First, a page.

Armed Forces leavers likely to struggle with adapting to civilian life should be identified by the Ministry of Defence before they leave, two veterans’ organisations have said.

Transition-focussed charity Forces in Mind Trust (FiMT) have partnered with Stoll, a veterans’ supported-housing provider, to make the case for investment in tailored support for preventing homelessness and unemployment.

Together, they are calling for services to be developed across the UK that ensure the most vulnerable Forces leavers receive the health and welfare support they need to avoid homelessness and unemployment.

The charities claim people with known mental health issues and those without a settled home or family life to re-join are most at risk.

A pilot project that targeted these demographics, run by Stoll, found accommodation for 44 veterans, employment for a further 36 and mental health support for 85 individuals.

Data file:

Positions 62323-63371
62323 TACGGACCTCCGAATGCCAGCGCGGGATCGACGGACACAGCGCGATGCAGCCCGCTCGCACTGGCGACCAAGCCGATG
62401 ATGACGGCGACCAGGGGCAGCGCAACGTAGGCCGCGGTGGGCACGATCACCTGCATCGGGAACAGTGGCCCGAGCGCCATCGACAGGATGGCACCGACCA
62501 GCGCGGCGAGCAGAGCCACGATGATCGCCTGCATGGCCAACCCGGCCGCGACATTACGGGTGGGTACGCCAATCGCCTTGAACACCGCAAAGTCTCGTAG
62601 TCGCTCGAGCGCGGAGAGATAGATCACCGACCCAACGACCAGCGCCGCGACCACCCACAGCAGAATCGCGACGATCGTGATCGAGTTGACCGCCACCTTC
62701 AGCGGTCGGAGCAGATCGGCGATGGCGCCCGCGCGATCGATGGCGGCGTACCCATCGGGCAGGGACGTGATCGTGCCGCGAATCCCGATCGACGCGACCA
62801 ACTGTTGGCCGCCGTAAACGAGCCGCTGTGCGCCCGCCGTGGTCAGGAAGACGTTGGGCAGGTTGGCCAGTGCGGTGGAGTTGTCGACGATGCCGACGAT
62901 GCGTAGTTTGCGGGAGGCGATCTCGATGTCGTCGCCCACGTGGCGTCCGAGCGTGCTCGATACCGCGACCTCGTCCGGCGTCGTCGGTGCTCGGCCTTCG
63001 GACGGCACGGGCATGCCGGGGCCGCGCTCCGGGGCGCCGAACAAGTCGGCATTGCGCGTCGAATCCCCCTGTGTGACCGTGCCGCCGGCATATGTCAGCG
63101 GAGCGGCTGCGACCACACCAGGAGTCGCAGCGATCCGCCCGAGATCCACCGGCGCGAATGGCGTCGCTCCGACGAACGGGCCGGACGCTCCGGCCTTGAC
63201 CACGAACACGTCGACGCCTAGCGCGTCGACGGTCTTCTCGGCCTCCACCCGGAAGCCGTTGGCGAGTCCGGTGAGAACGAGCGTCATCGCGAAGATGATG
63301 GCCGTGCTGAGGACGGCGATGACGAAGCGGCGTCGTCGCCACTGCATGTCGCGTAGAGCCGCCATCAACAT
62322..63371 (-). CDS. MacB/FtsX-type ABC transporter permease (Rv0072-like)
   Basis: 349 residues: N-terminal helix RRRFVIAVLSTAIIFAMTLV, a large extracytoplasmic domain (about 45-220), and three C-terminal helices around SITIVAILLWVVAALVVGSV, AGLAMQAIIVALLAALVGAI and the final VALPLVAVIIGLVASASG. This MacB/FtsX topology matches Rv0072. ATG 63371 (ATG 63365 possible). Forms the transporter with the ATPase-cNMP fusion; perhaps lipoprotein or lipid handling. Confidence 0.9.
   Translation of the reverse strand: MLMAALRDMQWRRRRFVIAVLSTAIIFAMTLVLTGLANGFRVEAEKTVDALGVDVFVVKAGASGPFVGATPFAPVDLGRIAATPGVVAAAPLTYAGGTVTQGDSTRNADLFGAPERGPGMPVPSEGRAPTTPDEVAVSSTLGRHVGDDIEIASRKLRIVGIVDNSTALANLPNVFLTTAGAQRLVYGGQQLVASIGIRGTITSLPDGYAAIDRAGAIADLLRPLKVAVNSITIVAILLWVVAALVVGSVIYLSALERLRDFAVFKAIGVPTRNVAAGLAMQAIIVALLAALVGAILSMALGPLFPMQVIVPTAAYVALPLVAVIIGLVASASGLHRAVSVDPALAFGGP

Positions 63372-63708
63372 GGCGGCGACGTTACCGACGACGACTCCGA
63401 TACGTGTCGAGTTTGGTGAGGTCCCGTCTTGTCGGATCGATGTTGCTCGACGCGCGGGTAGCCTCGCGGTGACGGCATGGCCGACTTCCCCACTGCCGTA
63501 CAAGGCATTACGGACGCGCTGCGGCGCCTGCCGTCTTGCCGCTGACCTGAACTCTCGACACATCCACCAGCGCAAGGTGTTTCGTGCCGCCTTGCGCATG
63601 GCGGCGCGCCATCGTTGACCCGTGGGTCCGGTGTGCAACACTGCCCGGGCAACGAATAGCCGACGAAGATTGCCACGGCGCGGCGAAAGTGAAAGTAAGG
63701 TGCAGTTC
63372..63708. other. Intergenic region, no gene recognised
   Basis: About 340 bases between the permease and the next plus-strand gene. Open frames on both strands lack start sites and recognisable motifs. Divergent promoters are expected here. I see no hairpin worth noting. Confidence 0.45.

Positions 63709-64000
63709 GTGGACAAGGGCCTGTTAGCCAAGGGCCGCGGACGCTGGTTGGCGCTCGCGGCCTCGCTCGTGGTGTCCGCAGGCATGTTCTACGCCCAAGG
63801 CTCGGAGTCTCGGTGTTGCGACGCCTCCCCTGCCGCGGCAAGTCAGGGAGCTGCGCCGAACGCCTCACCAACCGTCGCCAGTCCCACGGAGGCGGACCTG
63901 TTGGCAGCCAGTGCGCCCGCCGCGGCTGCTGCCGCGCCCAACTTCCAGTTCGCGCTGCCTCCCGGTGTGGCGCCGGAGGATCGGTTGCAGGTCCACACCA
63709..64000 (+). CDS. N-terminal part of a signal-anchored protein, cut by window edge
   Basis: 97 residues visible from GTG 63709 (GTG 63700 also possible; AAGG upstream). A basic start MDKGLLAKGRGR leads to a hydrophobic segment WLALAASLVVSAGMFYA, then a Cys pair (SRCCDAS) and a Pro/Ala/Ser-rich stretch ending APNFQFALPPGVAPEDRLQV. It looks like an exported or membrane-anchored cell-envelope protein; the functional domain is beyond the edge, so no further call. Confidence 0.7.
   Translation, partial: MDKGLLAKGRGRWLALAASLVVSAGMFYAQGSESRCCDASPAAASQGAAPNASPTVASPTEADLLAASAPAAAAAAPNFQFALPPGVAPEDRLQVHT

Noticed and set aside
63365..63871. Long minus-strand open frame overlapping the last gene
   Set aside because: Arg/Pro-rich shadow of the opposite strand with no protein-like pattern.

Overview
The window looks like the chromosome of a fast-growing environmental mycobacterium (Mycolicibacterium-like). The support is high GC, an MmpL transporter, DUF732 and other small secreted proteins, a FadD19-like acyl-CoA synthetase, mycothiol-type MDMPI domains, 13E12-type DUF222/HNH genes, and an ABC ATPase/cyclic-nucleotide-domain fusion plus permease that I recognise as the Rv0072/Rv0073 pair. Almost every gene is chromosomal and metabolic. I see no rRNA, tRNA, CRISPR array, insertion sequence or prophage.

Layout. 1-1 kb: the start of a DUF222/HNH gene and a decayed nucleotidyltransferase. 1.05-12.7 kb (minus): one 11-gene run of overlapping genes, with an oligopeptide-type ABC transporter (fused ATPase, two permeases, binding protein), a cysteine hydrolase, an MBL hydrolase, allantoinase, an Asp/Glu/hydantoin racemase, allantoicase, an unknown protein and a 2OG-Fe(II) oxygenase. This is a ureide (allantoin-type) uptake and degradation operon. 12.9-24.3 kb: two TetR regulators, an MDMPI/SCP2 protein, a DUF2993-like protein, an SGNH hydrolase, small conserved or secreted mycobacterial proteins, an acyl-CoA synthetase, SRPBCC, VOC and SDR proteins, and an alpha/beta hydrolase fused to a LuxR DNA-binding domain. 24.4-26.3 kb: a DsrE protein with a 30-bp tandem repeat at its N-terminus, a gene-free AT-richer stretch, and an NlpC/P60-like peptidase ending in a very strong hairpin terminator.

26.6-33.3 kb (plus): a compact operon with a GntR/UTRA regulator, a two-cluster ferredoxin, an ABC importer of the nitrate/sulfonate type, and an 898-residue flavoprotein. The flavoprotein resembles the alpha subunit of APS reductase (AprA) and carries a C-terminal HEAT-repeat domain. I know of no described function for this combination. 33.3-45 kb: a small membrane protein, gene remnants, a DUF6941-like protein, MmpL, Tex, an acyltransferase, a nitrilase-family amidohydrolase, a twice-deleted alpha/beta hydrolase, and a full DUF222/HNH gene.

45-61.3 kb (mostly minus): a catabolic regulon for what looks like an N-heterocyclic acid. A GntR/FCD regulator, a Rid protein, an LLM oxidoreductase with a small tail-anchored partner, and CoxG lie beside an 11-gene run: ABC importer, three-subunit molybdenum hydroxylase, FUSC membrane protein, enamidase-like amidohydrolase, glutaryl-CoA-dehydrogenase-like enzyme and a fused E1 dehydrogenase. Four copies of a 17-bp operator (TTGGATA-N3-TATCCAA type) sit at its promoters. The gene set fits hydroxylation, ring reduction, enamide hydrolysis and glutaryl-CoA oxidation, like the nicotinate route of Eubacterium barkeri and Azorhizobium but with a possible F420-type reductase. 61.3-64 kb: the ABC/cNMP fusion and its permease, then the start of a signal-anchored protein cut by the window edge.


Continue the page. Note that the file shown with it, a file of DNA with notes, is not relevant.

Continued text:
NicolaFormer Royal Air Force logistics team member Nicola (pictured) was diagnosed with post-traumatic stress disorder some time after leaving the forces, but on reflection believes she had been living with it for many years.

She has recently been supported by Stoll after "dropping in" to the service, but says she had "no idea that this help was available to me at a time when I was at my lowest."

"Not enough people know about the incredible service [Stoll] provides. I'm now settled in my home with a fresh start ahead of me."

“We are pleased that the evidence shows our service is helping those in the London area,” added Ed Tytherleigh, Chief Executive of Stoll.

“We must now ensure there is effective transition support available for [Forces] leavers in other parts of the country, notably those in the South and South East where the shortfall in appropriate accommodation for veterans is most acute.”